Example: (using PowerShell)
Example: (using PowerShell)
Managing multiple Linux Distributions
In Windows 10 Version 1903 and later, you can use wsl.exe to manage your distributions in the Windows Subsystem for Linux (WSL), including listing available distributions, setting a default distribution, and uninstalling distributions.
Each Linux distribution independently manages its own configurations. To see distribution-specific commands, run [distro.exe] /? . For example ubuntu /? .
wsl -l , wsl —list Lists available Linux distributions available to WSL. If a distribution is listed, it’s installed and ready to use.
wsl —list —all Lists all distributions, including ones that aren’t currently usable. They may be in the process of installing, uninstalling, or are in a broken state.
wsl —list —running Lists all distributions that are currently running.
Set a default distribution
The default WSL distribution is the one that runs when you run wsl on a command line.
wsl -s , wsl —setdefault
Sets the default distribution to .
Example: (using PowerShell) wsl -s Ubuntu would set my default distribution to Ubuntu. Now when I run wsl npm init it will run in Ubuntu. If I run wsl it will open an Ubuntu session.
Unregister and reinstall a distribution
While Linux distributions can be installed through the Microsoft store, they can’t be uninstalled through the store. WSL Config allows distributions to be unregistered/uninstalled.
Unregistering also allows distributions to be reinstalled.
Caution: Once unregistered, all data, settings, and software associated with that distribution will be permanently lost. Reinstalling from the store will install a clean copy of the distribution.
wsl —unregister Unregisters the distribution from WSL so it can be reinstalled or cleaned up.
For example: wsl —unregister Ubuntu would remove Ubuntu from the distributions available in WSL. When I run wsl —list it will not be listed.
To reinstall, find the distribution in the Microsoft store and select «Launch».
Run as a specific user
wsl -u , wsl —user
Run WSL as the specified user. Please note that user must exist inside of the WSL distribution.
Change the default user for a distribution
Change the default user that for your distribution log-in. The user has to already exist inside the distribution in order to become the default user.
For example: ubuntu config —default-user johndoe would change the default user for the Ubuntu distribution to the «johndoe» user.
If you are having trouble figuring out the name of your distribution, see List distributions for the command to list the official name of the installed distributions.
Run a specific distribution
wsl -d , wsl —distribution
Run a specified distribution of WSL, can be used to send commands to a specific distribution without having to change your default.
Managing multiple Linux Distributions in earlier Windows versions
In Windows 10 prior to version 1903, the WSL Config ( wslconfig.exe ) command-line tool should be used to manage Linux distributions running on the Windows Subsystem for Linux (WSL). It lets you list available distributions, set a default distribution, and uninstall distributions.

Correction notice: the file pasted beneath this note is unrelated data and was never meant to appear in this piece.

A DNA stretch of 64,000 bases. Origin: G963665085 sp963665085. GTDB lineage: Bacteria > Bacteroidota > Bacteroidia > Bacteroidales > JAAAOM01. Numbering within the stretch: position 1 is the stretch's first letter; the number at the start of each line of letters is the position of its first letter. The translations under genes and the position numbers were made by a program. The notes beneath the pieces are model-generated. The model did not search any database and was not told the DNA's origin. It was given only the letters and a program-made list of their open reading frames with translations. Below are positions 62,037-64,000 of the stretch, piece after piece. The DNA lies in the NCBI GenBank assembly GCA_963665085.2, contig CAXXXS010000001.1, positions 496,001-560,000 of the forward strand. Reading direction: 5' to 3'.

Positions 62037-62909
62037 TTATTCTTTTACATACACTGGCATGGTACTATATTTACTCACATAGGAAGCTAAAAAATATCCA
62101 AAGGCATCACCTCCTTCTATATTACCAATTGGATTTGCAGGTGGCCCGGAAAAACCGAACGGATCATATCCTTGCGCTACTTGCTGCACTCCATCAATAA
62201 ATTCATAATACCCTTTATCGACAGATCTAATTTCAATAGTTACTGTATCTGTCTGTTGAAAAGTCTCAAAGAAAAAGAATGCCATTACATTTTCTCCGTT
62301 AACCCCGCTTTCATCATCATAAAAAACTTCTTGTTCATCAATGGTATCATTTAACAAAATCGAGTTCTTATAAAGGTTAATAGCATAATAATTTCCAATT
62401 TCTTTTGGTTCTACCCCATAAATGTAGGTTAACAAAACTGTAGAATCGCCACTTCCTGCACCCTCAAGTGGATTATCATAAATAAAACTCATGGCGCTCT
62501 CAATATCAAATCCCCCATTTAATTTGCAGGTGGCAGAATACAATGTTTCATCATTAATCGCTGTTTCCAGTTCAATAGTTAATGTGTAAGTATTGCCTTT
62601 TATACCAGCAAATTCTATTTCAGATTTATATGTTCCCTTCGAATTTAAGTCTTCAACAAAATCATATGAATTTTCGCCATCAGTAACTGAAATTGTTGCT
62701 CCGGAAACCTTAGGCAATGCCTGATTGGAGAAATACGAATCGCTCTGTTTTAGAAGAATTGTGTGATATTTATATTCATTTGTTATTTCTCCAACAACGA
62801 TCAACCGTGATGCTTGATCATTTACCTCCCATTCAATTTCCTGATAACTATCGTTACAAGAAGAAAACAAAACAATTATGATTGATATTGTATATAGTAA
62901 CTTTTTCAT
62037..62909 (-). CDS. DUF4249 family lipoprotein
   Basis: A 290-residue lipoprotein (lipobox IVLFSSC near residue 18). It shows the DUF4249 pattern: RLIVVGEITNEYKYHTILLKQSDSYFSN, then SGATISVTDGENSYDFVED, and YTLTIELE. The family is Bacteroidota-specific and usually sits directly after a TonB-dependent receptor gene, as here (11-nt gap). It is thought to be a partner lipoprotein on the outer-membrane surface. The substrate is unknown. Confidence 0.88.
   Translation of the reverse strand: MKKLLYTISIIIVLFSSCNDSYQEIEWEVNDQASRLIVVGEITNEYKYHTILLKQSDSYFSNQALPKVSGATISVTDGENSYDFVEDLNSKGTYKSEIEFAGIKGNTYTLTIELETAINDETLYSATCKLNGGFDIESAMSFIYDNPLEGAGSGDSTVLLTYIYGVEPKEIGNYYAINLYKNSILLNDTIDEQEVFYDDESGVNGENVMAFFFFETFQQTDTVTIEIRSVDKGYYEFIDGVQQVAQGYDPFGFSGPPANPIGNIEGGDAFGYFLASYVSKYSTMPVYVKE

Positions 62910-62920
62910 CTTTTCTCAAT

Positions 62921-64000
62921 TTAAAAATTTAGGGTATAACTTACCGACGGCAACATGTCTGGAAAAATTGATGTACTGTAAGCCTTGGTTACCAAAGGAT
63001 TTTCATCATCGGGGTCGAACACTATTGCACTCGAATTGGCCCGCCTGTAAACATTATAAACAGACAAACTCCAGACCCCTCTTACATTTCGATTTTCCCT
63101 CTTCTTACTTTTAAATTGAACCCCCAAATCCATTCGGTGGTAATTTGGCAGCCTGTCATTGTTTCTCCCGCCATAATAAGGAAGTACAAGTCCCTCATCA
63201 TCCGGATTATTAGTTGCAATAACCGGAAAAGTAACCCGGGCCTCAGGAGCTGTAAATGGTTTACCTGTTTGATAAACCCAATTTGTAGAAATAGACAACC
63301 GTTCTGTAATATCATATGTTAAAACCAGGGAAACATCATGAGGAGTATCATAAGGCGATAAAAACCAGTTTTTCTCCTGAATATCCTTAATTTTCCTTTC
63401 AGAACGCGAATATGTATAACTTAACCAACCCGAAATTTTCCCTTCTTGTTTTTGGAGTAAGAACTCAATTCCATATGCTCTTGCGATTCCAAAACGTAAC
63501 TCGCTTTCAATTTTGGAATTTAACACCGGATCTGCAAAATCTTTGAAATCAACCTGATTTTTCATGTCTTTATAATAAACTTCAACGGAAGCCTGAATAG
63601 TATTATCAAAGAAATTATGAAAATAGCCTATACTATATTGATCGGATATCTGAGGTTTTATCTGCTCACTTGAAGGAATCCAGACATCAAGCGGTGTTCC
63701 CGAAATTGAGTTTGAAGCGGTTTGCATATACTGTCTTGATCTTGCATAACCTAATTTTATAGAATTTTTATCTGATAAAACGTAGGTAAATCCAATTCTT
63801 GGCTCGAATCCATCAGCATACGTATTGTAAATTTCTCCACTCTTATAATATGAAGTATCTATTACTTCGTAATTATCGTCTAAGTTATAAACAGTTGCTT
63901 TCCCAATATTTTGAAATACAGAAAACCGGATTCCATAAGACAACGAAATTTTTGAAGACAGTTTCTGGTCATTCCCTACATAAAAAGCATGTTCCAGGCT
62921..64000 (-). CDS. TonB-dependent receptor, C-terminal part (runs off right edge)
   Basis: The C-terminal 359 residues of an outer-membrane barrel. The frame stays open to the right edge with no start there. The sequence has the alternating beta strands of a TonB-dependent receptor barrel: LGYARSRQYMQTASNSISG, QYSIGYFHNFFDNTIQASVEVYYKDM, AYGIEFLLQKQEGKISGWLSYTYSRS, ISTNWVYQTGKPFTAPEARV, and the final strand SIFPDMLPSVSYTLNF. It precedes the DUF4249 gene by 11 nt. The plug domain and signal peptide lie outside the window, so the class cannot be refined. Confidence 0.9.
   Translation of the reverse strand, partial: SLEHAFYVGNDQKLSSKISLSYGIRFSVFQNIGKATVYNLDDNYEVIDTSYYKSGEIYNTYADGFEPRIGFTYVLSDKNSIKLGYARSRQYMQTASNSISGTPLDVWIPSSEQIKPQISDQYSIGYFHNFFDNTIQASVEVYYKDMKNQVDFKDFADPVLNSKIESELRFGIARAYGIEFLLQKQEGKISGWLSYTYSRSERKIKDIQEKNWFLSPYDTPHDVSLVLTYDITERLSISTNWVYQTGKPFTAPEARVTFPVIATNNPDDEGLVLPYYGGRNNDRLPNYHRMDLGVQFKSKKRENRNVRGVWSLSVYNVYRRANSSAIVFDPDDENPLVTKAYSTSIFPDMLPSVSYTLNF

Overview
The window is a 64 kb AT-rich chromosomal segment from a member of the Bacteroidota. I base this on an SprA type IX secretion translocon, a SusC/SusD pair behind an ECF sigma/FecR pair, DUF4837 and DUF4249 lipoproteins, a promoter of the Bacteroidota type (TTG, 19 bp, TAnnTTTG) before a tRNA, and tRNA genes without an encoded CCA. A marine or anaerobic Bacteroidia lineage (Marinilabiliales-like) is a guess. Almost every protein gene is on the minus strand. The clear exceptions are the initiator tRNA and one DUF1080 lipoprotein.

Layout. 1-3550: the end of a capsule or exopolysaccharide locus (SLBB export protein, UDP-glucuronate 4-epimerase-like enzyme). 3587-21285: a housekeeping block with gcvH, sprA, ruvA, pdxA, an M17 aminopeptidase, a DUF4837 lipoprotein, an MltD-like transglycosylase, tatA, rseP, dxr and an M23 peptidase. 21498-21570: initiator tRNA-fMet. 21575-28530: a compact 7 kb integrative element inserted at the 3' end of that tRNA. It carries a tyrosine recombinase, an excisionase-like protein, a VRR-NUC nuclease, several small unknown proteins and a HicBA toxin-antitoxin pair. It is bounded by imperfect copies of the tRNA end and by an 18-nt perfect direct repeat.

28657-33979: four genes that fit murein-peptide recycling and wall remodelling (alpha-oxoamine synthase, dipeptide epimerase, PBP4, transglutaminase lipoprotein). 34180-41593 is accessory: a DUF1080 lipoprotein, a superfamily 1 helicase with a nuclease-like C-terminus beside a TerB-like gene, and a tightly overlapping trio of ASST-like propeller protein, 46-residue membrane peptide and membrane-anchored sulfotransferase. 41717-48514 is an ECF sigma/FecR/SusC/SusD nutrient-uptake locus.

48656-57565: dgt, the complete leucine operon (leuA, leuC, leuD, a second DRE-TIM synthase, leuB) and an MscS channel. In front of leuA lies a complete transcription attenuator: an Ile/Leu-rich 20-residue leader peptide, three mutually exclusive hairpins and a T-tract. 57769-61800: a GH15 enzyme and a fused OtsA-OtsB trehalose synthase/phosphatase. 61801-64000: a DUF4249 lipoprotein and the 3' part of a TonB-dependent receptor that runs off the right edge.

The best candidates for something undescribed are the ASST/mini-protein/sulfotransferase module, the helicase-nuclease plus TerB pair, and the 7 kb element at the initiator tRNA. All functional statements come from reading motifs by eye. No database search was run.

While WSL Config is helpful for settings that span or coordinate distributions, each Linux distribution independently manages its own configurations. To see distribution-specific commands, run [distro.exe] /? . For example ubuntu /? .
To see all available options for wslconfig, run: wslconfig /?
To list distributions, use:
wslconfig /list Lists available Linux distributions available to WSL. If a distribution is listed, it’s installed and ready to use.
wslconfig /list /all Lists all distributions, including ones that aren’t currently usable. They may be in the process of installing, uninstalling, or are in a broken state.
To set a default distribution that runs when you run wsl on a command line:
wslconfig /setdefault Sets the default distribution to .
Example: (using PowerShell) wslconfig /setdefault Ubuntu would set my default distribution to Ubuntu. Now when I run wsl npm init it will run in Ubuntu. If I run wsl it will open an Ubuntu session.
To unregister and reinstall a distribution:
wslconfig /unregister Unregisters the distribution from WSL so it can be reinstalled or cleaned up.
For example: wslconfig /unregister Ubuntu would remove Ubuntu from the distributions available in WSL. When I run wslconfig /list it will not be listed.
To reinstall, find the distribution in the Microsoft store and select «Launch».
Configure per distro launch settings with wslconf
Available in Windows Build 17093 and later
Automatically configure functionality in WSL that will be applied every time you launch the subsystem using wsl.conf . This includes automount options and network configuration.
wsl.conf is located in each Linux distribution in /etc/wsl.conf . If the file is not there, you can create it yourself. WSL will detect the existence of the file and will read its contents. If the file is missing or malformed (that is, improper markup formatting), WSL will continue to launch as normal.
Here is a sample wsl.conf file you could add into your distributions:
When launching multiple Linux shells for the same distribution, you must wait until the Linux subsystem stops running, this can take approximately 8 seconds after closing the last instance of the distribution shell. If you launch a distribution (ie. Ubuntu), modify the wsl.conf file, close the distribution, and then re-launch it. You might assume that your changes to the wsl.conf file have immediately gone into effect. This is not currently the case as the subsystem could still be running. You must wait